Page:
The euro fell to a six-month low against the U.S. dollar on Friday after European Central Bank Executive Board member Jürgen Stark resigned from his position amid reports of an internal dispute over the central bank’s bond-buying program. The euro was already headed down yesterday after the ECB abandoned its stance on interest rates.
After raising interest rates in April and July, the ECB’s move to a more neutral monetary policy stance signaled slowing economic growth, which ECB President Jean-Claude Trichet said could come to a near standstill in 2012. “The market has been looking for an excuse to sell the euro and the U-turn in policy cycle direction signaled by the ECB may suffice,” said Marc Chandler at Brown Brothers Harriman.
The worsening situation in Greece is also weighing on the euro. With the Greek economy continued to contract at an alarming rate, the likelihood for a substantial default is ever increasing. “The situation in Greece remains dire and that suggests to us that confidence in the eurozone will remain very fragile indeed,” said Derek Halpenny at Bank of Tokyo-Mitsubishi UFJ. “The euro will suffer over time.”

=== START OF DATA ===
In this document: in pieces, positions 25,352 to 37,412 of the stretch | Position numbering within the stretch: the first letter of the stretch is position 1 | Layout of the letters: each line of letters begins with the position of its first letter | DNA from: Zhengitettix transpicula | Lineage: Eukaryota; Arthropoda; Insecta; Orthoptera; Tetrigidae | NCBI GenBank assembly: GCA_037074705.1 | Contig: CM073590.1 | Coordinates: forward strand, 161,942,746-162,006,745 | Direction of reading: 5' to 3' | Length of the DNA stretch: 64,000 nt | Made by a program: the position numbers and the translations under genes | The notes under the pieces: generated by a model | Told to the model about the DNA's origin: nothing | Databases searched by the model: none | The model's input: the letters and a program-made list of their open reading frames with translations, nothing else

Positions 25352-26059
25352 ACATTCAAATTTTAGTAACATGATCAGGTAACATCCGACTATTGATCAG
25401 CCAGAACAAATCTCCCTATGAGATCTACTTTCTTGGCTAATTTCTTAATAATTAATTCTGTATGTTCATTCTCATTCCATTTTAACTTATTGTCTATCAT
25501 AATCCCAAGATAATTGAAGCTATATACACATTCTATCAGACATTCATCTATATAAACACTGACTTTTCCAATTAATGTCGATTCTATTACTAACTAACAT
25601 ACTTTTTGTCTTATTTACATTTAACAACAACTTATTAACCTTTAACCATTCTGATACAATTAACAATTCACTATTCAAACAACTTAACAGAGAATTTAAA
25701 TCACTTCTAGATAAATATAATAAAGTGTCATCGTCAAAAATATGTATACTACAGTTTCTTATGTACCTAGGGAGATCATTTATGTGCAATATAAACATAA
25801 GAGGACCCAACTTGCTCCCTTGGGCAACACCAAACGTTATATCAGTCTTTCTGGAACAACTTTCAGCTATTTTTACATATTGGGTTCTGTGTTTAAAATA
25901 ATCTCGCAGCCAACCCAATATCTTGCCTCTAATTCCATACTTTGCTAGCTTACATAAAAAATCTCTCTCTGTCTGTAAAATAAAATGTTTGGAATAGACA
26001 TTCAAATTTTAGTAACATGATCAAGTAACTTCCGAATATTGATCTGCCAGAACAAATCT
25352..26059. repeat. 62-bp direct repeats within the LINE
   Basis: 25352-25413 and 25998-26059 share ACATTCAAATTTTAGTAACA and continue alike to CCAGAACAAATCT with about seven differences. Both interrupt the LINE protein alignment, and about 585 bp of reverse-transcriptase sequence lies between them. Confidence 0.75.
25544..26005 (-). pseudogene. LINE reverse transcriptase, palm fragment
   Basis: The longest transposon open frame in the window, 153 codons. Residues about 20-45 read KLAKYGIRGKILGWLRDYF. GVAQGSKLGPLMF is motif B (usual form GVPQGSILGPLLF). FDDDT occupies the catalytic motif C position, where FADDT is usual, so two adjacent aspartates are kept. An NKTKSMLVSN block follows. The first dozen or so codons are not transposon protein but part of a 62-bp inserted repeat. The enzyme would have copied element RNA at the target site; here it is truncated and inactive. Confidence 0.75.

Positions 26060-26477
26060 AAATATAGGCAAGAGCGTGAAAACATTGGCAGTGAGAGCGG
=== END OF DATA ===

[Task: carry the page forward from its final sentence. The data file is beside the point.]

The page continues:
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The euro has fallen 1.2% against the dollar so far today, to $1.3719. It’s down 0.9% against the yen to Y106.71, and down 0.9% against the pound to £0.8629. Part of the reason the U.S. dollar has performed particularly well against the euro is its own simultaneous rise, supported by President Barack Obama’s announcement last night of a $447-billion plan to create jobs. Federal Reserve chairman Ben Bernanke’s speech earlier in the day Thursday also supported the dollar, as he made little mention of monetary policy plans, most notably avoiding the subject of quantitative easing, which would be a drag on the dollar.
The dollar rose 0.3% against the yen to Y77.76, rose 0.4% against the pound to $1.5902, and rose 1% against the Swiss Franc to SFr0.8834.